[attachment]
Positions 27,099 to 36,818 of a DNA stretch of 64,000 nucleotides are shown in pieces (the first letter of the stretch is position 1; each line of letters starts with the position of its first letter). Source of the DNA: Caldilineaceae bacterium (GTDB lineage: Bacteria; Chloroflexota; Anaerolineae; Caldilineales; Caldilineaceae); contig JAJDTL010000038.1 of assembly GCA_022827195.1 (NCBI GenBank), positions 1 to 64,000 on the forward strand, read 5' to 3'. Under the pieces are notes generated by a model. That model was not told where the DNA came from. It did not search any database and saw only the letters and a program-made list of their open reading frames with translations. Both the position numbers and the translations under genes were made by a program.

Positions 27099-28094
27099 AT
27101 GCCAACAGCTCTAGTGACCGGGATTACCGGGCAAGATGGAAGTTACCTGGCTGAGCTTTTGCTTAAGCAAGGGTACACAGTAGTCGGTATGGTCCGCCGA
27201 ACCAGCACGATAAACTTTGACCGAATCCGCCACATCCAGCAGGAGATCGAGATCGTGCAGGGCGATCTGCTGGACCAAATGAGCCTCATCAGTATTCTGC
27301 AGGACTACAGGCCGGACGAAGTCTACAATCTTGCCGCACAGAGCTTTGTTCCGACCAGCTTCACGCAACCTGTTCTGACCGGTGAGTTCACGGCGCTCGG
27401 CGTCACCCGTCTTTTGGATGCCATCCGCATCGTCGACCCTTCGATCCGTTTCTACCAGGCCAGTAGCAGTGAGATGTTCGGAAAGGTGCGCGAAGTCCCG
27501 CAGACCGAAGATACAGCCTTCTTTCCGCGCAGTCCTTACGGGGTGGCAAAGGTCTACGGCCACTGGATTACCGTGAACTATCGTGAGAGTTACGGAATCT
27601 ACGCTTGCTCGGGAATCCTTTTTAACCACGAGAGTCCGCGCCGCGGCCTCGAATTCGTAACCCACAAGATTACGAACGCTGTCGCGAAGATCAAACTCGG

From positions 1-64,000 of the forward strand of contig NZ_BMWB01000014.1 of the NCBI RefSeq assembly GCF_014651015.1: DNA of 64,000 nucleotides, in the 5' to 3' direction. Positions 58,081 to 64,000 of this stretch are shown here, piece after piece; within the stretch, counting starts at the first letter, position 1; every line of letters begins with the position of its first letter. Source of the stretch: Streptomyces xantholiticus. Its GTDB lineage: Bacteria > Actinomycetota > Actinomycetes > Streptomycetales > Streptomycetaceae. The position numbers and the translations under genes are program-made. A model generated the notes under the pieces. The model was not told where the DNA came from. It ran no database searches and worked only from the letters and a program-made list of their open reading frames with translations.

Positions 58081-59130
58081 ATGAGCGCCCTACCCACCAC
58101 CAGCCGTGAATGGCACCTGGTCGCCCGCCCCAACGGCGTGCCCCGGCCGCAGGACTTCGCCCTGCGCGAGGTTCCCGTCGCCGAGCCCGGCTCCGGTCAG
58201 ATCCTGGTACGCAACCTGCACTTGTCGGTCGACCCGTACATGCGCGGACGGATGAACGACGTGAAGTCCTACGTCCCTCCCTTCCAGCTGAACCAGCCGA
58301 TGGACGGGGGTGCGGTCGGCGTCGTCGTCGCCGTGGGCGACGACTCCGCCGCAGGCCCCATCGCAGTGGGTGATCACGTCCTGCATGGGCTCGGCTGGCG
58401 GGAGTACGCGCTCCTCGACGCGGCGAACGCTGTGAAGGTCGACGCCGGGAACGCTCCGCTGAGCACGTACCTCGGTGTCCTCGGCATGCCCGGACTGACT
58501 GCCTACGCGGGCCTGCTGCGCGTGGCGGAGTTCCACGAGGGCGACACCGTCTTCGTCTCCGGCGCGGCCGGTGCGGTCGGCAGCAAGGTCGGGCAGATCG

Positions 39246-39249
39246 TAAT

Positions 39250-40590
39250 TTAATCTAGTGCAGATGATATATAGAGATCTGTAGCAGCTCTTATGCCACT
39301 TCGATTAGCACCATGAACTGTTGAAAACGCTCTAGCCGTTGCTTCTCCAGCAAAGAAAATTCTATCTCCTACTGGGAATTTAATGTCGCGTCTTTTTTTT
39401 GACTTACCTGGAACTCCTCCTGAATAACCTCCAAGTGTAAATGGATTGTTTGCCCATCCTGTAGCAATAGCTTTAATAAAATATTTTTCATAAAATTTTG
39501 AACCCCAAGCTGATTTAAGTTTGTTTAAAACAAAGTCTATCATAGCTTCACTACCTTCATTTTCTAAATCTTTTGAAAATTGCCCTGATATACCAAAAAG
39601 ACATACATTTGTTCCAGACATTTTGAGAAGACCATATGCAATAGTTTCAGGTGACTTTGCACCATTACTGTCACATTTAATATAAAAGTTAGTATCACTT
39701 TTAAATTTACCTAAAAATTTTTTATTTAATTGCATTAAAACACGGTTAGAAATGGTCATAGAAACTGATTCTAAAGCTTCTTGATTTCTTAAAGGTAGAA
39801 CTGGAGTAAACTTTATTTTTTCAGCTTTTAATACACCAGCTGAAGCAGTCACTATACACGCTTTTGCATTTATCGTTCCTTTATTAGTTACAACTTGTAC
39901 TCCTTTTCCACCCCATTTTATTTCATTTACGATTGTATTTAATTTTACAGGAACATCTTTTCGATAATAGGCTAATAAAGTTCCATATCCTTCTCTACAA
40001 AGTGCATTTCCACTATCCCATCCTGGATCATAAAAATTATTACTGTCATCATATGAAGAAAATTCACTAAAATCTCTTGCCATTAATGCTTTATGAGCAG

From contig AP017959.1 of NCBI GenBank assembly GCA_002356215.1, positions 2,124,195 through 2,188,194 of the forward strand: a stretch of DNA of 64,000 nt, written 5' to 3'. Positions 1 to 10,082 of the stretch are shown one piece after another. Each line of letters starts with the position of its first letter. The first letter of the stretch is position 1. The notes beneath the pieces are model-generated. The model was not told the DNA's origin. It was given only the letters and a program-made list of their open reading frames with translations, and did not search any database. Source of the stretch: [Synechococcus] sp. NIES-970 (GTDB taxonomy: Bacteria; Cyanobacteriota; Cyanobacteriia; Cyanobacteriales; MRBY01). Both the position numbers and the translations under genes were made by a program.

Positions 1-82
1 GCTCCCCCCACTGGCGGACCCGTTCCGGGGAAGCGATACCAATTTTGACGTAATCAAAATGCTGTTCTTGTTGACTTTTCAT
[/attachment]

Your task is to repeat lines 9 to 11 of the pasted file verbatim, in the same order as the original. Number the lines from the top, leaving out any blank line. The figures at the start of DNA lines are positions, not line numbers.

27601 ACGCTTGCTCGGGAATCCTTTTTAACCACGAGAGTCCGCGCCGCGGCCTCGAATTCGTAACCCACAAGATTACGAACGCTGTCGCGAAGATCAAACTCGG

From positions 1-64,000 of the forward strand of contig NZ_BMWB01000014.1 of the NCBI RefSeq assembly GCF_014651015.1: DNA of 64,000 nucleotides, in the 5' to 3' direction. Positions 58,081 to 64,000 of this stretch are shown here, piece after piece; within the stretch, counting starts at the first letter, position 1; every line of letters begins with the position of its first letter. Source of the stretch: Streptomyces xantholiticus. Its GTDB lineage: Bacteria > Actinomycetota > Actinomycetes > Streptomycetales > Streptomycetaceae. The position numbers and the translations under genes are program-made. A model generated the notes under the pieces. The model was not told where the DNA came from. It ran no database searches and worked only from the letters and a program-made list of their open reading frames with translations.

Positions 58081-59130